[Crossref]

1990 (2)

G. Zhu, H. Chen, and N. Dutta, “Time domain analysis of a rational harmonic mode locked ring fiber laser,” J. Appl. Phys. 90, 2143–2147 (1990).
[Crossref]

A. Takada and H. Miyazawa, “30GHz picosecond pulse generation from actively mode-locked erbium-doped fibre laser,” Electron. Lett. 26, 216–217 (1990).
[Crossref]

Ahmed, Z.

Z. Ahmed and N. Onodera, “High repetition rate optical pulse generation by frequency mudltiplication in actively modelocked fibre ring lasers,” Electron. Lett. 32, 455–457 (1996).
[Crossref]

N. Onodera, A. J. Lowery, L. Zhai, Z. Ahmed, and R. S. Tucker, “Frequency multiplication in actively mode-locked semiconductor lasers,” Appl. Phys. Lett. 62, 1329–1331 (1993).
[Crossref]

Ahn, J. T.

Chan, K. T.

Z. Li, C. Lou, K. T. Chan, Y. Li, and Y. Gao, “Theoretical and Experimental Study of Pulse-Amplitude-Equalization in a Rational Harmonic Mode-Locked Fiber Ring Laser,” IEEE J. Quantum Electron. 37, 33–37 (2001).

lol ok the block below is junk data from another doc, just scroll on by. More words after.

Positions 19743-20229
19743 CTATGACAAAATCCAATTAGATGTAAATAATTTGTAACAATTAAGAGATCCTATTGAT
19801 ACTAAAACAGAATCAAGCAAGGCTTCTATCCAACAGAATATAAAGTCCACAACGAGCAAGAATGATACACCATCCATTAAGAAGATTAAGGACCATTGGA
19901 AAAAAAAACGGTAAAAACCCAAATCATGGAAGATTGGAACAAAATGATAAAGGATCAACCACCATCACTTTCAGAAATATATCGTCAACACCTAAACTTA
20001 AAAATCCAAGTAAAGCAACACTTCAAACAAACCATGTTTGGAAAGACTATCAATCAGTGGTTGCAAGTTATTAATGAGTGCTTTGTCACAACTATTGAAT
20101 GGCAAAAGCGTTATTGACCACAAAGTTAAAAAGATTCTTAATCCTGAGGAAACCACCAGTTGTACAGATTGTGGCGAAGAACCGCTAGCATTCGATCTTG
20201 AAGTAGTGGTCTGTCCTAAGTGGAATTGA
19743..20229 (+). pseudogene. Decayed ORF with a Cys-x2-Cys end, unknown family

[Crossref]

Chen, H.

G. Zhu, H. Chen, and N. Dutta, “Time domain analysis of a rational harmonic mode locked ring fiber laser,” J. Appl. Phys. 90, 2143–2147 (1990).
[Crossref]

Choi, H. K.

C. G. Lee, Y. J. Kim, H. K. Choi, and C. -S. Park, “Pulse-amplitude equalization in a rational harmonic mode-locked semiconductor ring laser using optical feedback,” Opt. Commun. 209, 417–425 (2002).
[Crossref]

Conradi, J.

S. Walklin and J. Conradi, “Effect of Mach-Zehnder Modulator DC Extinction Ratio on Residual Chirp-Induced Dispersion in 10-Gb/s Binary and AM-PSK Duobinary Lightwave Systems,” IEEE Photon. Technol. Lett. 9, 1400–1402 (1997).
[Crossref]

Dutta, N.

G. Zhu, H. Chen, and N. Dutta, “Time domain analysis of a rational harmonic mode locked ring fiber laser,” J. Appl. Phys. 90, 2143–2147 (1990).
[Crossref]

Dutta, N. K.

C. Wu and N. K. Dutta, “High-repetition-rate optical pulse generation using a rational harmonic mode-locking fiber laser,” IEEE J. Quantum Electron. 36, 145–150 (2000).
[Crossref]

Gao, Y.

Z. Li, C. Lou, K. T. Chan, Y. Li, and Y. Gao, “Theoretical and Experimental Study of Pulse-Amplitude-Equalization in a Rational Harmonic Mode-Locked Fiber Ring Laser,” IEEE J. Quantum Electron. 37, 33–37 (2001).
[Crossref]

Jeon, M. -Y.

Kim, H. G..